University proposes Arts Center

By Carolina Bolado

A committee of administrators has chosen an architect for the future Center for the Creative and Performing Arts, which will be located next to Midway Studios. Hardy Holzman Pfeiffer Associates will design the center that will house facilities for visual, performing, and creative arts.

The architectural firm was chosen from a pool of 20 firms that bid for the project.

“We were most impressed with them,” said associate provost Mary Harvey. “They have lots of experience in all of the arts. We felt that they would listen well and we thought that they were practical-minded. They felt like Chicago somehow.”

Hardy Holzman have designed similar performing and fine arts centers at Georgetown, Boston University, Middlebury College, Texas A&M, and the University of Miami, among others.

Janel Mueller, dean of the humanities division, listed improvements to the visual arts and cinema studies facilities as the top priority. She also stated that University Theater (UT), which has been suffering with scattered and substandard facilities, and the music department, which is lacking rehearsal space, will both get ample space in the new center. In addition, a 500-seat theater is planned for the center.

Both Harvey and Mueller emphasized the importance of housing all art disciplines together in one center. “That’s what’s going to make this space exciting, that there will be some kind of interaction among the arts that hasn’t happened here before,” Harvey said.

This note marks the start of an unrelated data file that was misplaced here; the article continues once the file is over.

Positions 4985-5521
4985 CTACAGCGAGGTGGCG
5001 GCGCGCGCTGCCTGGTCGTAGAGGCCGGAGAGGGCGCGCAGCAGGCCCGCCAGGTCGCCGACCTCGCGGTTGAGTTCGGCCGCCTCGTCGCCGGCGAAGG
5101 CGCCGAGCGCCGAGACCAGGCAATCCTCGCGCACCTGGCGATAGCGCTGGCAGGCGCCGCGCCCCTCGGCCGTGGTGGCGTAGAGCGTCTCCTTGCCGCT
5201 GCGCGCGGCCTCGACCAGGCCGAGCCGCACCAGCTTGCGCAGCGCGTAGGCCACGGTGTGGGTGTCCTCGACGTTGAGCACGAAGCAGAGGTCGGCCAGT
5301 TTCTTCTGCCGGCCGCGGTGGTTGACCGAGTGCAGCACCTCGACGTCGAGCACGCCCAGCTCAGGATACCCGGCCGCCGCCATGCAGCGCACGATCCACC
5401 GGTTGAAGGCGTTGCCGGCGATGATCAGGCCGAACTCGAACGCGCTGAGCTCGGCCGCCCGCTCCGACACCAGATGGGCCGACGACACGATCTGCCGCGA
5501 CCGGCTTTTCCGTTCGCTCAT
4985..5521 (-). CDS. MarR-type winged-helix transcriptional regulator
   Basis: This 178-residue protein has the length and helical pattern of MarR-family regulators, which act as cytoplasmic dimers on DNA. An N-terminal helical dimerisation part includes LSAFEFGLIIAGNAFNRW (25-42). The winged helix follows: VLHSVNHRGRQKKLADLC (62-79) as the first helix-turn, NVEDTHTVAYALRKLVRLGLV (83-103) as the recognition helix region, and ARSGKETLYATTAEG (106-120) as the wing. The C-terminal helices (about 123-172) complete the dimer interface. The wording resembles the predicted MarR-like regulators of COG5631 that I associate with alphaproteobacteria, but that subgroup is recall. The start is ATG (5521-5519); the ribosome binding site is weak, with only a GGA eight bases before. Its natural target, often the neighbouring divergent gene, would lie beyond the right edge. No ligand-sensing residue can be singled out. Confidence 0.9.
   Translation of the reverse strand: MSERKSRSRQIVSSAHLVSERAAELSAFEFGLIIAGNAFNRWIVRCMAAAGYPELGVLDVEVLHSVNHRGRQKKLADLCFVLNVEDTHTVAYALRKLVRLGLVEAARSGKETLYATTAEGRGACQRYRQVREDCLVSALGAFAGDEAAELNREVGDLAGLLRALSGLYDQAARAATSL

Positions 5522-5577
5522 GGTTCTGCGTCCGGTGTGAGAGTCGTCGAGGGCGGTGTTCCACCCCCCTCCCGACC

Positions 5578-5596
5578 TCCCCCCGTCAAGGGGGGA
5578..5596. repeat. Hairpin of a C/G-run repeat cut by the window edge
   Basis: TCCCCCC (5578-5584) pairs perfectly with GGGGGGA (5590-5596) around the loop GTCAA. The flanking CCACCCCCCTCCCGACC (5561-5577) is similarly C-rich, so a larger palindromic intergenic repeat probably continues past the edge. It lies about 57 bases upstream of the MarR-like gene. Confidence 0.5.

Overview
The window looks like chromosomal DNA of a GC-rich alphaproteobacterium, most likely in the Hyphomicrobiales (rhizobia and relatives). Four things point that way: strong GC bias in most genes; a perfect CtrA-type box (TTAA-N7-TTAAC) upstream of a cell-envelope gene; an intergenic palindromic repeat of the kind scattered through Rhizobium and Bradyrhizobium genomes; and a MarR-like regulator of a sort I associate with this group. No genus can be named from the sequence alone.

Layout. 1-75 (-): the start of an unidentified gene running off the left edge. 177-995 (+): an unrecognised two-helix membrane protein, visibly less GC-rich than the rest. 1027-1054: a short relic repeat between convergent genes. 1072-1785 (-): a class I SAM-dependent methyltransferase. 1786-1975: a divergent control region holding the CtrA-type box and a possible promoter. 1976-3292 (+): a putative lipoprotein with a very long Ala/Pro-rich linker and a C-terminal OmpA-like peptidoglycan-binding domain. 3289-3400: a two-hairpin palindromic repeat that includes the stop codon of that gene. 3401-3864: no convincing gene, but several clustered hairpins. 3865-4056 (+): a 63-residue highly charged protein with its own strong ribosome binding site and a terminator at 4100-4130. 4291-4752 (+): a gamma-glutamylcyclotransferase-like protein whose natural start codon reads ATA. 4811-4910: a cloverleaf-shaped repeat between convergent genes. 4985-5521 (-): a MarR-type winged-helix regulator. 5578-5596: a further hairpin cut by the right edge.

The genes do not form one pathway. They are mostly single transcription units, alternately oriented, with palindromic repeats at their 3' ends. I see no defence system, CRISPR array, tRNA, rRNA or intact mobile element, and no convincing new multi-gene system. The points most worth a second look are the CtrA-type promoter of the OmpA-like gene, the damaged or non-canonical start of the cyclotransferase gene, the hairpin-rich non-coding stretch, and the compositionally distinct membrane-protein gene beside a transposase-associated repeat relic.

Mueller expects that the cost of the center will be about $30 million, although she made it clear that this was simply a ballpark figure. About that much money is earmarked in the Chicago Initiative for the arts.

“We are extremely happy that we have strong presidential assurance that he [President Randel] will make this one of his many projects,” Mueller said.

The steering committee, made up of administrators, an advisory committee of administrators and students, and a student committee, will begin work with the architect on the plans for the arts center.

“This center is not a year or two away,” said Bill Michel, deputy dean of students in the University. “It’s probably more in the five-to-ten-year range.”

Because the committees are planning so far in the future, they have not yet decided on what specific facilities will be made available for students in art groups and classes or students who simply want to practice art on their own.

“This is the one single thing that I find most daunting with technology exploding: how do you predict the shape of media technology seven to ten years down the line?” Mueller said.

The completion of the arts center will force the University to re-evaluate the existing rehearsal and arts space.

“Mandel will remain our premier venue for a wide range of events. That won’t change. Neither will the Bartlett performance space. The UT space is a question mark,” Michel said.

Moving UT to the arts center would free up space in the Reynolds Club to relieve another problem–Recognized Student Organization (RSO) storage. “If UT’s primary location is the arts center, then it would make much more sense to have UT’s storage at the center, and that would free up storage for other RSOs,” Michel said.